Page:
Multifunctional role of ATM/Tel1 kinase in genome stability: from the DNA damage response to telomere maintenance

Biomed Res Int. 2014;2014:787404. doi: 10.1155/2014/787404. Epub 2014 Aug 28.

Abstract

The mammalian protein kinase ataxia telangiectasia mutated (ATM) is a key regulator of the DNA double-strand-break response and belongs to the evolutionary conserved phosphatidylinositol-3-kinase-related protein kinases. ATM deficiency causes ataxia telangiectasia (AT), a genetic disorder that is characterized by premature aging, cerebellar neuropathy, immunodeficiency, and predisposition to cancer. AT cells show defects in the DNA damage-response pathway, cell-cycle control, and telomere maintenance and length regulation. Likewise, in Saccharomyces cerevisiae, haploid strains defective in the TEL1 gene, the ATM ortholog, show chromosomal aberrations and short telomeres. In this review, we outline the complex role of ATM/Tel1 in maintaining genomic stability through its control of numerous aspects of cellular survival. In particular, we describe how ATM/Tel1 participates in the signal transduction pathways elicited by DNA damage and in telomere homeostasis and its importance as a barrier to cancer development.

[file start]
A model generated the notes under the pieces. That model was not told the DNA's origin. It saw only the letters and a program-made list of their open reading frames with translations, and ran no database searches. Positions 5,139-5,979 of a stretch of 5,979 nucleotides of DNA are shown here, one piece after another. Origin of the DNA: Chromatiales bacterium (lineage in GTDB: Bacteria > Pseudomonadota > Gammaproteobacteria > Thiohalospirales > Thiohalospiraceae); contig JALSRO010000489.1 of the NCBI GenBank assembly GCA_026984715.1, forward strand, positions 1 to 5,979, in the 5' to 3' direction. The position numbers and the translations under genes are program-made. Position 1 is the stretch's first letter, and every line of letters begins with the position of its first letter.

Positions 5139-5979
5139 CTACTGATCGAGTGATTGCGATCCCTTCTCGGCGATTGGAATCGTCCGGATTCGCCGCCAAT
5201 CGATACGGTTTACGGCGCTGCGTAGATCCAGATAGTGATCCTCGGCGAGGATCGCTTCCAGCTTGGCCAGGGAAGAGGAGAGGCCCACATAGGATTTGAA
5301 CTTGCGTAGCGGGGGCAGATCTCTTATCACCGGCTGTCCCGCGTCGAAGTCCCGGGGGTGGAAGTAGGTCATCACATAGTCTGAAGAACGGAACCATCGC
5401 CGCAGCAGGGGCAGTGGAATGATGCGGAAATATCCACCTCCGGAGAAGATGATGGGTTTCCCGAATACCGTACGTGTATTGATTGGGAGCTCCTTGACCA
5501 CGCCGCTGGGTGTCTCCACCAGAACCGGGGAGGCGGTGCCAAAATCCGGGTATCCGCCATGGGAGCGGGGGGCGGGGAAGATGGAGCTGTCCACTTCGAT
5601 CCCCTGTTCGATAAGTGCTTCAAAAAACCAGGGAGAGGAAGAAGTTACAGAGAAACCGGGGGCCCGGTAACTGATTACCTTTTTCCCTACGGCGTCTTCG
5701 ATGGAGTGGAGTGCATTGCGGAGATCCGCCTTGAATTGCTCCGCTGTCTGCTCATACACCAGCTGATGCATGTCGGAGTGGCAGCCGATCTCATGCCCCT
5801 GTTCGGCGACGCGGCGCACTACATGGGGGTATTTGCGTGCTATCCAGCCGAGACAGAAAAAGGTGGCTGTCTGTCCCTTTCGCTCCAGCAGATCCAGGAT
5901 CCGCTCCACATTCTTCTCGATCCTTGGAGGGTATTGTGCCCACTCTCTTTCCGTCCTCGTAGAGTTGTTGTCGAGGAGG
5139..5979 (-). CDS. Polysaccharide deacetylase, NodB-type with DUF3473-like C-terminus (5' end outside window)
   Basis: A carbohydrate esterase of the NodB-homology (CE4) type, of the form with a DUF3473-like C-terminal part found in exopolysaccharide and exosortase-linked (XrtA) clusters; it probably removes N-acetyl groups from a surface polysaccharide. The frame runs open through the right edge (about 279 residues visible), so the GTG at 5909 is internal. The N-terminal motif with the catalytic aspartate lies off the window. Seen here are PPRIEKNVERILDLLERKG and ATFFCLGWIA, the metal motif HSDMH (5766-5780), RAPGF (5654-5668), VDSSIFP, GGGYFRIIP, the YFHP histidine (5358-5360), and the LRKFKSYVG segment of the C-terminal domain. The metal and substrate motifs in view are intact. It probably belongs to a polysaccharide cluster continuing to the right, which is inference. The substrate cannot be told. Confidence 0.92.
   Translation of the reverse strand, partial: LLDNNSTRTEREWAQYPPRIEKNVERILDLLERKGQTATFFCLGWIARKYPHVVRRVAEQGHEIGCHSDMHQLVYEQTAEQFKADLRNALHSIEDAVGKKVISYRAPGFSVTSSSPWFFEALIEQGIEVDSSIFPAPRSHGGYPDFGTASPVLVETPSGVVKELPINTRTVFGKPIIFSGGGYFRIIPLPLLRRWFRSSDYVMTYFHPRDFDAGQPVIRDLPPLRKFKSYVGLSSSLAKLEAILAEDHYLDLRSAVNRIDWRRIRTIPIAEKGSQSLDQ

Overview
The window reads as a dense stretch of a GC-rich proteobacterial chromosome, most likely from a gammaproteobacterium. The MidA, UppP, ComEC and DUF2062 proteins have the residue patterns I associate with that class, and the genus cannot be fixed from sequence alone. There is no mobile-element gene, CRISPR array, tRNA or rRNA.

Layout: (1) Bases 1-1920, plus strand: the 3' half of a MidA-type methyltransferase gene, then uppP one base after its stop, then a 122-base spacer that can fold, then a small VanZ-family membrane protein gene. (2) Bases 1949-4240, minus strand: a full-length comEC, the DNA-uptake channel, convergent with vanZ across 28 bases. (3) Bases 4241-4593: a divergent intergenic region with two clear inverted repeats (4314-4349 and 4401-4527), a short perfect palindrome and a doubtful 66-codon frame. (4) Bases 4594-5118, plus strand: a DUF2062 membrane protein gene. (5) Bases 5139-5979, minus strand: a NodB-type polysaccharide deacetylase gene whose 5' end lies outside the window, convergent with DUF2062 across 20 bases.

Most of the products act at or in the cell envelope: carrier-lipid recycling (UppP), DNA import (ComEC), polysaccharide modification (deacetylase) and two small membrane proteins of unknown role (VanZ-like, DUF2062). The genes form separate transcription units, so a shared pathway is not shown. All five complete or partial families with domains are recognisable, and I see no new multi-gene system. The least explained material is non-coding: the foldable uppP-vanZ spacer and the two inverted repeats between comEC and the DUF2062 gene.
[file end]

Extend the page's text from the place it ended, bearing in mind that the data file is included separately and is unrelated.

Publication types

  • Research Support, Non-U.S. Gov't
  • Review

MeSH terms

  • Animals
  • Ataxia Telangiectasia Mutated Proteins / genetics*
  • Cell Survival / genetics*
  • DNA / genetics*
  • DNA Damage / genetics*
  • Genomic Instability / genetics*
  • Humans
  • Telomere / genetics*
  • Telomere Homeostasis / genetics*

Substances

  • DNA
  • Ataxia Telangiectasia Mutated Proteins